Making college costs easier to understand
A letter of financial aid. With interest rates on some student loans about to double, the Obama administration joins with colleges to provide clearer guidance on the real price of school.
Kai Ryssdal: If you have a child going to college in the fall, you have our congratulations and condolences all rolled up into one. Congratulations for getting them this far. Condolences because, at least on the college part, we know what you've been through.
First, the applications. Then the agonizing wait for the fat envelope or the happy email. Then deciding which school to pick. And -- and this is where you come in -- trying to figuring out how you're going to pay for it.
For a lot of families, financial aid is a trip down the rabbit hole. Forms and formulas and expected contributions and who knows what else. Today, the White House announced a deal with college and university presidents to simplify things.
From the Marketplace Education Desk at WYPR in Baltimore, Amy Scott reports.
Amy Scott: Andrew Dooley just graduated from Central Michigan University with about $35,000 in student loans. Here’s how those loans were described in one of a pile of financial aid letters he got from the school.
Andrew Dooley: It lists an STS1 federal direct subsidized loan, an STU1 federal direct unsubsidized loan, and an STUS federal direct unsubsidized loan additional.
Scott: And what does STUS mean?
Dooley: I have no idea.
But at least he knew they were loans. Financial aid expert Mark Kantrowitz of finaid.org says a lot of schools don’t spell out the difference between grants and scholarships, which don’t have to be paid back, and loans.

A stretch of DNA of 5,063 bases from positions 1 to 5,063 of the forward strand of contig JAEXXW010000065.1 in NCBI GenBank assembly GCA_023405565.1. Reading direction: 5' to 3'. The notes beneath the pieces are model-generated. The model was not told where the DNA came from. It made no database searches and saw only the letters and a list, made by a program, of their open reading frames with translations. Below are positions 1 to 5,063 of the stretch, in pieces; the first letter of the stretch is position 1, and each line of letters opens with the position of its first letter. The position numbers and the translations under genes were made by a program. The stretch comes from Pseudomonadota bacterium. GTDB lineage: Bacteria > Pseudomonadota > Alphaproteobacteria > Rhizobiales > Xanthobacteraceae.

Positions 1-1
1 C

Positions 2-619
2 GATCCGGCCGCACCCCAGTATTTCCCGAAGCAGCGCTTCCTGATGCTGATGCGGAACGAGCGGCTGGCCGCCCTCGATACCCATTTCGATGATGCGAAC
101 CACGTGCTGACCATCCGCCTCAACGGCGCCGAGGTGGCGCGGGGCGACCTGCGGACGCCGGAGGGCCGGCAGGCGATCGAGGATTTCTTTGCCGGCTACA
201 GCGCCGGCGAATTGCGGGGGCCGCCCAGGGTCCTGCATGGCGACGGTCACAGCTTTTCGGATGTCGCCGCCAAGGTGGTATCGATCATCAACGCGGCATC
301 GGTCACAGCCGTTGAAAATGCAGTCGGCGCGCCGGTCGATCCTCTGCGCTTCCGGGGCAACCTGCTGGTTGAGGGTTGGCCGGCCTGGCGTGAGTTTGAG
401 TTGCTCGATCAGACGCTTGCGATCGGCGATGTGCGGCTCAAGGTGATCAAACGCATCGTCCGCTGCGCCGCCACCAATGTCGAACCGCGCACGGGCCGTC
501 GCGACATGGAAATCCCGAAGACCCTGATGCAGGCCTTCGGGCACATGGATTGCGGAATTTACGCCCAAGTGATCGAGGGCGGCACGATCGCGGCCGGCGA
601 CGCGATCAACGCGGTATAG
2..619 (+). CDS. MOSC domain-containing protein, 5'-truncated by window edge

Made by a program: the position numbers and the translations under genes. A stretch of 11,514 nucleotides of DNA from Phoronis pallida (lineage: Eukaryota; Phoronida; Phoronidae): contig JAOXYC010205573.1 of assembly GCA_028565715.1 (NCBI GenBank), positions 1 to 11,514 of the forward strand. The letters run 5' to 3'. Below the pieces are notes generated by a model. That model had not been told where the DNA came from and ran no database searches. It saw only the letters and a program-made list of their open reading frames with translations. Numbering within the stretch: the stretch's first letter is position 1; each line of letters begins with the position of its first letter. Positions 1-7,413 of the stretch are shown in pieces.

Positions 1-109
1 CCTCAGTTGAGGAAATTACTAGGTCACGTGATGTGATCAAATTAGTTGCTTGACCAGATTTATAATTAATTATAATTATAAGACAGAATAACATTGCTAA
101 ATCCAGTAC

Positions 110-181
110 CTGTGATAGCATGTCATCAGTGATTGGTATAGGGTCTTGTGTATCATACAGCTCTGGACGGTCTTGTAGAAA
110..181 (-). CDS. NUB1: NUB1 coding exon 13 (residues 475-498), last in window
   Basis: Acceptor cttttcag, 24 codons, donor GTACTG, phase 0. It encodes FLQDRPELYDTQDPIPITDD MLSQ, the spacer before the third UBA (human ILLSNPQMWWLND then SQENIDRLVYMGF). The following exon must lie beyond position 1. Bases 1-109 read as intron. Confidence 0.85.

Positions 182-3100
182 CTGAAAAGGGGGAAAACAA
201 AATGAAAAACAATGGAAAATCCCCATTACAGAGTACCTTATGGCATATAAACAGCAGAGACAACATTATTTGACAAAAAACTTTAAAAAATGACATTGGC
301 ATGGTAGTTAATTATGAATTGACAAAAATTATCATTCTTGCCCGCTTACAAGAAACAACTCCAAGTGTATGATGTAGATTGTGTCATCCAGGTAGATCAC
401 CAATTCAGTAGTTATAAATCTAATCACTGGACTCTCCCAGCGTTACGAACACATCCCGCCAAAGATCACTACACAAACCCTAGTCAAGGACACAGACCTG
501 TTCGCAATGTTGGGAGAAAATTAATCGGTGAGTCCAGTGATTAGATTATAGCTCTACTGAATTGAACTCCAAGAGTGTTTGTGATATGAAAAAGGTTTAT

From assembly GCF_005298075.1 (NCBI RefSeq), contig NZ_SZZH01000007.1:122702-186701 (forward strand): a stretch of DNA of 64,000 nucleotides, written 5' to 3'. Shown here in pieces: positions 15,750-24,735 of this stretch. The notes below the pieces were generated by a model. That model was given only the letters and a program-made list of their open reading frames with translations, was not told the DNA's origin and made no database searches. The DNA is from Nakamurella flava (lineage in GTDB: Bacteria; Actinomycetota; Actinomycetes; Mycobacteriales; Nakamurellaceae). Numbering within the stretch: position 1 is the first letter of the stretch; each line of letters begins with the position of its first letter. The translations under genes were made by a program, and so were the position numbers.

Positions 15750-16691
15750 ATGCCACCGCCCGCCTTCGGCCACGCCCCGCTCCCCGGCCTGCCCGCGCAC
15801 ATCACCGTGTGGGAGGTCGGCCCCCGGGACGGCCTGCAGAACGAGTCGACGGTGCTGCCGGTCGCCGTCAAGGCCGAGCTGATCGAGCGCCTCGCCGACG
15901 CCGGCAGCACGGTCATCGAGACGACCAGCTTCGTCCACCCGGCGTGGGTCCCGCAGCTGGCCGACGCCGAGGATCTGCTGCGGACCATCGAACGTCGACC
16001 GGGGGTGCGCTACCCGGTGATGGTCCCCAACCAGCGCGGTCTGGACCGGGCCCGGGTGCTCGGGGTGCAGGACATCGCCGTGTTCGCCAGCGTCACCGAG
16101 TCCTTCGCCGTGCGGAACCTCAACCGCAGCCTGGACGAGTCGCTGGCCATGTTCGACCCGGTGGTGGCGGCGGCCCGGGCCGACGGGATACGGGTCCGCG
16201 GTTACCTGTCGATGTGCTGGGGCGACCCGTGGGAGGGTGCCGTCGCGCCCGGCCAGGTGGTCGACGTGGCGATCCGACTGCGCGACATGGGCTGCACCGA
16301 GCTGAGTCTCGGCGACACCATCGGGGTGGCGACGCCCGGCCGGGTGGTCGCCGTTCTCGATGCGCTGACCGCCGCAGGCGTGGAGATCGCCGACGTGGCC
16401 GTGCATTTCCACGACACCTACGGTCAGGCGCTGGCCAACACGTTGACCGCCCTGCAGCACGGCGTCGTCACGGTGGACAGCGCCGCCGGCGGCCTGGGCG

Mark Kantrowitz: Colleges often use language that describes loans as reducing the college cost. That financial aid package includes loans which have to be repaid. They don’t reduce your cost.
Today 10 private colleges and state university systems agreed to clarify that difference in financial aid offers. They’ll also tell students how much they can expect to pay each month on their loans after they graduate.
Education writer Kim Clark created the website financialaidletter.com to decode the often baffling language of student aid. She says the hope is with clearer information, students and parents will make better choices.
Kim Clark: Yeah, I think some parents, hopefully, will take a step back and say whoa, no, you know, we can’t afford this.
But recent grad Andrew Dooley isn’t so sure.
Dooley: I think at the end of the day everyone’s just going to sign, because that’s what it takes for most people to go to college now.
And whatever the cost, he says, college is still regarded as the surest ticket to success.
I’m Amy Scott for Marketplace.